Turing machine simulator (Sed)

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The sed tool allows to do manipulations on text files. The sed language consists mainly of commands to search and replace text, but also branching commands. Together with conditional execution based on "address ranges" which also can be regular expressions, the sed language is turing-complete. The obvious way to see that is to implement a turing machine simulator in sed.

This is an implementation of a turing machine running a three state busy beaver, as described in [1].

This code was successfully tested with GNU sed version 4.1.4 on Linux.

Contents

[edit] Definition of the turing machine

A turing machine consists of several parts:

  • A tape which is infinite on one or both sides, and at each position contains one of a finite set of symbols.
  • A read/write head which can move along the tape one position at a time, read the symbol at the current position, and replace that symbol with another symbol.
  • A state machine, which controls the read-write head according to a table defining the actual program.

The state machine's table contains for each combination of current state and current symbol at the head's position

  • what symbol to write at that position (replacing the current symbol)
  • in which direction (left or right) to move the head afterwards
  • the next state of the state machine

There's a special "halt" state, which causes the turing machine to stop operation. Usually that halt state is not counted, i.e. an n-state turing machine has actually n+1 states: n "working" states and the halt state.

[edit] Definition of the busy beaver

A busy beaver is turing machine with the following properties:

  • It has exactly two symbols. One of them may be called "blank" or "zero", the other symbol may be called "one".
  • It runs on a tape which is infinite on both sides.
  • If started on an empty tape (i.e. one which is filled with the "blank" symbol), it stops after a finite number of steps. After that, the tape contains as many ones as possible.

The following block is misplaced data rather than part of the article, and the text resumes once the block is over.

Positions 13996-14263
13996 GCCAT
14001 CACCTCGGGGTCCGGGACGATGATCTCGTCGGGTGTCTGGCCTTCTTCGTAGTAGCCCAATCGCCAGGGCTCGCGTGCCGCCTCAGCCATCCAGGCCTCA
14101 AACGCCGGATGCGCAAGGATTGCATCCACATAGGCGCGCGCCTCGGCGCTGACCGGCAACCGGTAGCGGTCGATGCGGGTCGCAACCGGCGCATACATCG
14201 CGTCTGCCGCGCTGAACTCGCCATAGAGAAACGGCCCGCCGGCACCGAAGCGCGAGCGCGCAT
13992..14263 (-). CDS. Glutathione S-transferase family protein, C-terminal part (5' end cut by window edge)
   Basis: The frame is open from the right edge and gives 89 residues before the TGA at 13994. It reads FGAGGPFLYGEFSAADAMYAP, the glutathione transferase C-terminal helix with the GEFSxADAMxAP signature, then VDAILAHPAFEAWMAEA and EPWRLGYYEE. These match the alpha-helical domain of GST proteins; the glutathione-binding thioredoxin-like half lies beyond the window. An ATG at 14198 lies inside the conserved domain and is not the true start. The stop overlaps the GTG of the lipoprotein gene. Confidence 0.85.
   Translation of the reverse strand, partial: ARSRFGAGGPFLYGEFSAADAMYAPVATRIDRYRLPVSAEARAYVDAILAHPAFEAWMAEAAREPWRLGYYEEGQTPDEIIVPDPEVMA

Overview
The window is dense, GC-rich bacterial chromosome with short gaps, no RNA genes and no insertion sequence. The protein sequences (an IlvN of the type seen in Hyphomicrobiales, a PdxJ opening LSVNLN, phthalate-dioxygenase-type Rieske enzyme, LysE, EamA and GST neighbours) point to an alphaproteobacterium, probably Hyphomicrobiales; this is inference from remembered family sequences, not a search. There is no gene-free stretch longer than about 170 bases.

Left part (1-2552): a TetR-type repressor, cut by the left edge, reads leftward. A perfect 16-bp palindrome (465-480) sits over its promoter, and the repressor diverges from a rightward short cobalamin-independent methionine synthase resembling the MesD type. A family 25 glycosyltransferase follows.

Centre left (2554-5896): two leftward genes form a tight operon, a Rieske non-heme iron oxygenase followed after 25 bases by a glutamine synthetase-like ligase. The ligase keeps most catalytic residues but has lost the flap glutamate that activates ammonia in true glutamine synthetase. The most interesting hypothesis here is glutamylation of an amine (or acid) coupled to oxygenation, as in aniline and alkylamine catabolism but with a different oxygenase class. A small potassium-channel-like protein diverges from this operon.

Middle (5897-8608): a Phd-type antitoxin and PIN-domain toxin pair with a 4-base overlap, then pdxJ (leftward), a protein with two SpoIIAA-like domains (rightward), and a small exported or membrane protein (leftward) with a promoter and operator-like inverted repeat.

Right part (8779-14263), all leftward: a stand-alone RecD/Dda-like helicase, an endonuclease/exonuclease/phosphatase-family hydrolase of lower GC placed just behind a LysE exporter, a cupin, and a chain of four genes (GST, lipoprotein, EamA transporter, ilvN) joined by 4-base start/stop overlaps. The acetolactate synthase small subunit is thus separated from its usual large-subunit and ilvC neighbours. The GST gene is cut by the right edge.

[edit] Implementation in sed

The sed implementation works directly on the visible representation of the tape.

The tape and head position is represented as follows:

  • Of course, only a finite part of the tape can be represented; this part contains the current head position and all non-blank positions. That is, the part of the tape not shown is explicitly empty.
  • At the head position, a zero is represented by "o", and a one is represented by "I".
  • At all other shown positions, a zero is represented by "*", and a one is represented by "|".
  • During the operation, at least one position left and right of the head is shown.

The implementation takes a valid tape representation in the first line of input, and runs the turing machine on it. It also accepts representations where the head is at the end of the visible tape; in that case, before running the turing machine the visible tape is extended to include the next (blank) symbol left and/or right of it. Especially, on input the empty tape can be represented with a single "o" symbolizing the zero below the head.

The sed program outputs for each step the current state of the state machine, followed by the current tape. The halt state is denoted by the letter "=".

All input lines after the first one are ignored.

[edit] Extending the visible part of the tape

The visible part of the tape has to be extended if the head happens to be at the left or right end of the currently visible part of the tape.

If the head is at the beginning of the visible part of the tape, we have to add a star left of it. This can be easily done with a regular expression replacement: An "o" (head above zero) or "I" (head above one) at the beginning (i.e. left border) of the tape representation is replaced by "*o" resp. "*I".

<<left extend visible tape>>=
s/^o/*o/
s/^I/*I/

The analog happens for the right hand side, where a star is added after the head's position.

<<right extend visible tape>>=
s/o$/o\*/
s/I$/I\*/

[edit] The head operations

There are four operations, the head can perform (actually five, but reading will be dealt with separately). The first one is writing a zero at the current position. Note that this has only an effect if the current position actually contains an one. Thus writing a zero actually means replacing a one at the head's position by a zero, or in the representation, replacing "I" with "o".

<<write 0>>=
# write 0
s/I/o/

Correspondingly, writing an one at the current position just means replacing "o" with "I".

<<write 1>>=
# write 1
s/o/I/